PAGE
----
Ingredients

L-Leucine

L-Leucine
Written by Carl Lombard

What is L-Leucine?

Leucine is one of nine essential amino acids in humans (provided by food), Leucine is important for protein synthesis and many metabolic functions. Leucine contributes to regulation of blood-sugar levels; growth and repair of muscle and bone tissue; growth hormone production; and wound healing. Leucine also prevents breakdown of muscle proteins after trauma or severe stress and may be beneficial for individuals with phenylketonuria. Leucine is available in many foods and deficiency is rare. (NCI04)

From NCIt

Benefits of L-Leucine

“BCAA, particularly leucine, stimulate protein synthesis, increase reutilization of amino acids in many organs and reduce protein breakdown. Furthermore, leucine can be an important source of calories, and is superior as fuel to the ubiquitous intravenous glucose (dextrose). Leucine also stimulates insulin release, which in turn stimulates protein synthesis and inhibits protein breakdown. These effects are particularly useful in athletic training. BCAA should also replace the use of steroids as commonly used by weightlifters. Huntington’s chorea and anorexic disorders both are characterized by low serum BCAA. These diseases, as well as forms of Parkinson’s, may respond to BCAA therapy. BCAA, and particularly leucine, are among the amino acids most essential for muscle health.”

“Leucine, isoleucine and valine, the branched-chain amino acids (BCAA), make up about one-third of muscle protein. Of these, leucine has been the most thoroughly investigated because its oxidation rate is higher than that of isoleucine or valine. Leucine also stimulates protein synthesis in muscle and is closely associated with the release of gluconeogenic precursors, such as alanine, from muscle.”

“Leucine supplementation potentiated aerobic exercise training (AET) effects on exercise tolerance, which might be related to its recognized impact on skeletal muscle.”

“Leucine may improve healing of skin and bones. It may increase muscle development and lean body mass. It may also increase production of human growth hormone (HGH). It may even help control blood sugar.”

References

https://pubchem.ncbi.nlm.nih.gov/compound/L-leucine#section=Top

https://www.ncbi.nlm.nih.gov/pmc/articles/PMC4446777/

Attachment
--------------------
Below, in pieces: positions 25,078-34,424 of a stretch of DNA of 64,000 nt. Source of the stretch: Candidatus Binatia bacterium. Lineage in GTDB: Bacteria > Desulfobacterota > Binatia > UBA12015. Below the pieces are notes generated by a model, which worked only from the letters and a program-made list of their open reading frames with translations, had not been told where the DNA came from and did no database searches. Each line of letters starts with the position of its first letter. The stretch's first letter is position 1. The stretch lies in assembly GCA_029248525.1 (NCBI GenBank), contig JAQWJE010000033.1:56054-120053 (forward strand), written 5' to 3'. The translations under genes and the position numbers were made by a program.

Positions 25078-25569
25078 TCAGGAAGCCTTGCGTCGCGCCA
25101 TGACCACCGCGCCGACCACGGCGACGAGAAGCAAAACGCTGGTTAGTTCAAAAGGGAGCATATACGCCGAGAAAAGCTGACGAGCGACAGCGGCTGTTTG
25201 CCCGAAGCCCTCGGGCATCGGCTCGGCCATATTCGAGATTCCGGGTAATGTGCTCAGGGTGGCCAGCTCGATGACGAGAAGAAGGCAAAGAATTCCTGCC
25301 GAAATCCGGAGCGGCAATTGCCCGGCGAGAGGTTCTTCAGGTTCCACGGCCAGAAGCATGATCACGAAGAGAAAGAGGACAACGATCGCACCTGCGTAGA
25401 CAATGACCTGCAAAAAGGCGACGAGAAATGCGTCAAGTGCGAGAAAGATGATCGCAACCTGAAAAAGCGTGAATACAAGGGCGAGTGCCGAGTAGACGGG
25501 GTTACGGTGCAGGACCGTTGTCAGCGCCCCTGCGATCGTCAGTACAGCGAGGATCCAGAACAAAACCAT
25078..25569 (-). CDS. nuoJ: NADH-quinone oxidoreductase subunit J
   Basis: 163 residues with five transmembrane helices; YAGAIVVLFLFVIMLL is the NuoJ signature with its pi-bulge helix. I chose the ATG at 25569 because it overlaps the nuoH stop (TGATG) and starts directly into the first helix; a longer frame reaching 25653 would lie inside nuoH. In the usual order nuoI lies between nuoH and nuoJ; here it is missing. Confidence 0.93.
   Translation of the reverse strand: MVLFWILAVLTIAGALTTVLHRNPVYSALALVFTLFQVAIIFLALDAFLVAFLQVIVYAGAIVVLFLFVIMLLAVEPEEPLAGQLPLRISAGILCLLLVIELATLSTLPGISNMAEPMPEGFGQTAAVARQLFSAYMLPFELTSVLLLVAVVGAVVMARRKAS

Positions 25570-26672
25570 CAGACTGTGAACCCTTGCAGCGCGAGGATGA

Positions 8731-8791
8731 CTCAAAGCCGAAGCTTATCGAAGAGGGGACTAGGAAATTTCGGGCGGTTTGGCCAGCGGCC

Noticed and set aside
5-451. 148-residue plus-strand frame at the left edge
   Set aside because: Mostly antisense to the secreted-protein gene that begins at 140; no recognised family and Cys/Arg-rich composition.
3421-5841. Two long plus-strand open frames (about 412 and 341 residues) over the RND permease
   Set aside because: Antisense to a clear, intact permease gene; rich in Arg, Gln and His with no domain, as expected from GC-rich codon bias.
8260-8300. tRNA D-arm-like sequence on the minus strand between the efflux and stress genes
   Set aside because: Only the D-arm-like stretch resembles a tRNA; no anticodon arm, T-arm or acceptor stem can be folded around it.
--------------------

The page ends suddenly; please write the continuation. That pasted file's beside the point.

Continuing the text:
http://healthcare.utah.edu/healthlibrary/related/doc.php?type=19&id=Leucine

Side Effects

“Using a single amino acid supplement may lead to negative nitrogen balance. This can decrease how efficient your metabolism is. It can also make your kidneys work harder. In children, taking single amino acid supplements may also cause growth problems.”

“You should not take high doses of individual amino acids for long periods of time.”

“Very high doses of leucine may cause low blood sugar (hypoglycemia). It may also cause pellagra. Symptoms of this condition can include skin lesions, hair loss, and gastrointestinal problems.”

“Women who are pregnant or breastfeeding shouldn’t use leucine supplements. People who have maple syrup urine disease (MSUD), a rare inherited issue, shouldn’t take either. They also shouldn’t take the other branched-chain amino acids. These include isoleucine and valine.”

References

http://healthcare.utah.edu/healthlibrary/related/doc.php?type=19&id=Leucine

From Wikipedia

Leucine (abbreviated as Leu or L; encoded by the six codons UUA, UUG, CUU, CUC, CUA, and CUG) is an α-amino acid used in the biosynthesis of proteins. It contains an α-amino group (which is in the protonated −NH+
3 form under biological conditions), an α-carboxylic acid group (which is in the deprotonated −COO form under biological conditions), and an isobutyl side chain, classifying it as a nonpolar (at physiological pH) amino acid. It is essential in humans—meaning the body cannot synthesize it and thus must obtain from the diet.

Leucine is a major component of the subunits in ferritin, astacin, and other “buffer” proteins.

Leucine is used in the liver, adipose tissue, and muscle tissue. Adipose and muscle tissue use leucine in the formation of sterols. Combined leucine use in these two tissues is seven times greater than in the liver.[2]

Wikipedia

About the author

Carl Lombard

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